Music

Shirley Collins tells how 'heartbreaking' divorce stole her singing voice

The folk legend told The Big Issue her split from Ashley Hutchings left her so “wretched with sorrow” she couldn’t continue her career

Shirley and Dolly Collins

1966: Rehearsing with sister Dolly Collins (seated) for their album The Sweet Primrose. Image: Brian Shuel/Redferns

Shirley Collins, the celebrated folk singer-songwriter whose career was recently revived after 38 years, has spoken to The Big Issue about the catastrophic impact of her split from Fairport Convention and Steeleye Span founder Ashley Hutchings.

“It was extremely hard at the time,” Collins recalled, in the interview for the Letter To My Younger Self feature. “I wish Ashley had put his arm around me, but he didn’t, because he was in love with several other people at the time. It led to the loss of my singing voice completely, I just couldn’t do it. I tried to do one or two things in public and it was so humiliating I thought, I can’t put myself through this. So I completely withdrew. I couldn’t even sing to myself indoors. I couldn’t get a note out. So I tried to find other ways to make a living.”

She was not the only woman affected in the same way. Speaking of fellow folk hero Linda Thompson, she said, “The same thing happened to her, and that was such a wretched thing, to steal her beautiful voice. She’s still not terribly confident. And all because some bloke has decided to break your heart – you lose not only your husband and your social life, but your voice as well. I’m sure some some men get brokenhearted as well, but all I know is that the men who cause it just trot off into the future and seem to get away scot-free really.”

From the beginning of her career, Collins was dogged by a sexist culture that pervaded the music industry. She joined the Alan Lomax on his famous trips around the South of America in the late ’60s collecting music field recordings: “I loved the American music I heard, both from white mountain people and the black singers of Mississippi. It was all wonderful and I loved the people I met.” The two discovered Mississippi Fred McDowell – “the greatest bluesman I’ve ever heard” – when he was picking cotton one day (The Rolling Stones became great fans). But Collins was rarely credited for her part in Lomax’s pioneering work.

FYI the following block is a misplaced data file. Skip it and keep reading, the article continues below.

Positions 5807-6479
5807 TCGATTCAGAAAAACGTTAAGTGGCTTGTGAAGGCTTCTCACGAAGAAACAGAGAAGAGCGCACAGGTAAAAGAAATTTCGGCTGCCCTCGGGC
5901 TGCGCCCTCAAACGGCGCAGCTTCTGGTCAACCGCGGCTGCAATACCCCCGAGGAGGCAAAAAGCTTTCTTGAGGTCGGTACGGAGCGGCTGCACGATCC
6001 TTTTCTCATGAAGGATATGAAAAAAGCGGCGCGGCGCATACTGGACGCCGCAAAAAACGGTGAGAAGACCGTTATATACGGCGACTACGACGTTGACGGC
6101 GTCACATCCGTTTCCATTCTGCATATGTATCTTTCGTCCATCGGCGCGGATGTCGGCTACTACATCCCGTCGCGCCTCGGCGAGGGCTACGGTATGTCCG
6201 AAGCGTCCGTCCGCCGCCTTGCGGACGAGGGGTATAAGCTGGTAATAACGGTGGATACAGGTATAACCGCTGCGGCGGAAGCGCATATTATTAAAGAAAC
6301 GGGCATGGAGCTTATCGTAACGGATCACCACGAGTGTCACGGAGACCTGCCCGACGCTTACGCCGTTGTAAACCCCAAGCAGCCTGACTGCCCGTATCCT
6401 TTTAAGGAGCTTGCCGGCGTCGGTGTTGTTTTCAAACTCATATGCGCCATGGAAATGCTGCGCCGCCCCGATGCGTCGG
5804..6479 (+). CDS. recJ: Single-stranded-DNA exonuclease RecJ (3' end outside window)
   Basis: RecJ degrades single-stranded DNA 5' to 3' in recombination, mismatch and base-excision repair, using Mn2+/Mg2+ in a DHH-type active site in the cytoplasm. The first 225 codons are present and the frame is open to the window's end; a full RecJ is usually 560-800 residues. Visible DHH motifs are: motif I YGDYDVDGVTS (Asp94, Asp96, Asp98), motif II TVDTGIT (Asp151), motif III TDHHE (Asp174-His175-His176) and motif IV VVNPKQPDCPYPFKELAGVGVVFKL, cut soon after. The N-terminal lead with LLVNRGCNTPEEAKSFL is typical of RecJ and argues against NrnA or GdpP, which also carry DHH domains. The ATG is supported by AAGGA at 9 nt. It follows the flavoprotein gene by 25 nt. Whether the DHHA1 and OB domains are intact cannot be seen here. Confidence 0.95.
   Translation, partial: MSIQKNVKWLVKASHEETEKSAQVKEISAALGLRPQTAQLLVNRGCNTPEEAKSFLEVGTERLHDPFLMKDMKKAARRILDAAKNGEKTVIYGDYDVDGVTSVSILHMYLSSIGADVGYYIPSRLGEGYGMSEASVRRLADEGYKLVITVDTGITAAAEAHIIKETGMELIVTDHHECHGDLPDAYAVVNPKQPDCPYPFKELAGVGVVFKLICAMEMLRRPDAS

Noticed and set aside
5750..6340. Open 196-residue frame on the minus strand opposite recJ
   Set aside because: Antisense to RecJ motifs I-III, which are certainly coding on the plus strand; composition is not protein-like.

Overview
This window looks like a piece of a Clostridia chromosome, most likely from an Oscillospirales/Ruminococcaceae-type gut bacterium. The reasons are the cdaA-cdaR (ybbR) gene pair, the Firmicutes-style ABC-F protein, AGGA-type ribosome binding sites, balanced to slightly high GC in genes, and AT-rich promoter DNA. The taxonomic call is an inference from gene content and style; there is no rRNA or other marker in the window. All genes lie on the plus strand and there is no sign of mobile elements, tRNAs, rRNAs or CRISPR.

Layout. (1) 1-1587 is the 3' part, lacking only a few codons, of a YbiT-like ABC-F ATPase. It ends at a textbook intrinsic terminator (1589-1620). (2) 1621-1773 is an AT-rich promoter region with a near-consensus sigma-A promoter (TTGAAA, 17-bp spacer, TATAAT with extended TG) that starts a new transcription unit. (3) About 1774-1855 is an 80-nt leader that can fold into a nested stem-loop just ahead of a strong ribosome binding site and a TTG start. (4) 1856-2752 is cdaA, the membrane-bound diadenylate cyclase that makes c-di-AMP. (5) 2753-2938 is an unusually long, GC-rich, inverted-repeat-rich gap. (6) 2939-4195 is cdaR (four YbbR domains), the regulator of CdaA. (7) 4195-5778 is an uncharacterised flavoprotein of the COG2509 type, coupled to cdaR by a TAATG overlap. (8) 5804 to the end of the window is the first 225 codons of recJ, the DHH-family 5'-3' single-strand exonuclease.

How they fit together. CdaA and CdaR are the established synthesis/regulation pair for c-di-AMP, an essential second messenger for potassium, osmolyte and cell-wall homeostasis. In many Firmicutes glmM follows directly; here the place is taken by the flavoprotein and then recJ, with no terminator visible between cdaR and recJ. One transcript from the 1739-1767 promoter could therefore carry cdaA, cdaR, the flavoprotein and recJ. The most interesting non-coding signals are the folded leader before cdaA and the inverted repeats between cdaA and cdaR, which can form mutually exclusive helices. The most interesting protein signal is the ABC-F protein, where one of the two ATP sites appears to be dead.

More aggravating was the industry’s refusal to deal solely with her on a business level, even after she had made a number of records. “In those days it was normal for women to be treated a certain way,” she said. “You didn’t really have any business dealings with the men in record companies. I sat with Ashley on the No Roses contract [her 1971 album] and he did all the talking. I can remember the frustration of it. But sometimes if you spoke up you were shut up anyway. Blokes just talked over you.”

Shirley Collins finally re-discovered both her voice and her confidence in 2014, and recorded Lodestar, her first album in nearly 40 years, for Domino Records in 2016. She is about to release her third album on Domino this month. But she still berates herself for not speaking up when she came up against those obstacles decades ago.

“I’m so ashamed of it now,” she said. “If I could go back, I would tell my younger self to stand up for herself. I should have spoken out and been tougher.”

The full Letter To My Younger Self, is set to appear in The Big Issue available from Monday 29 May.

Shirley Collins’s new album Archangel Hill is out now on Domino. shirleycollins.com

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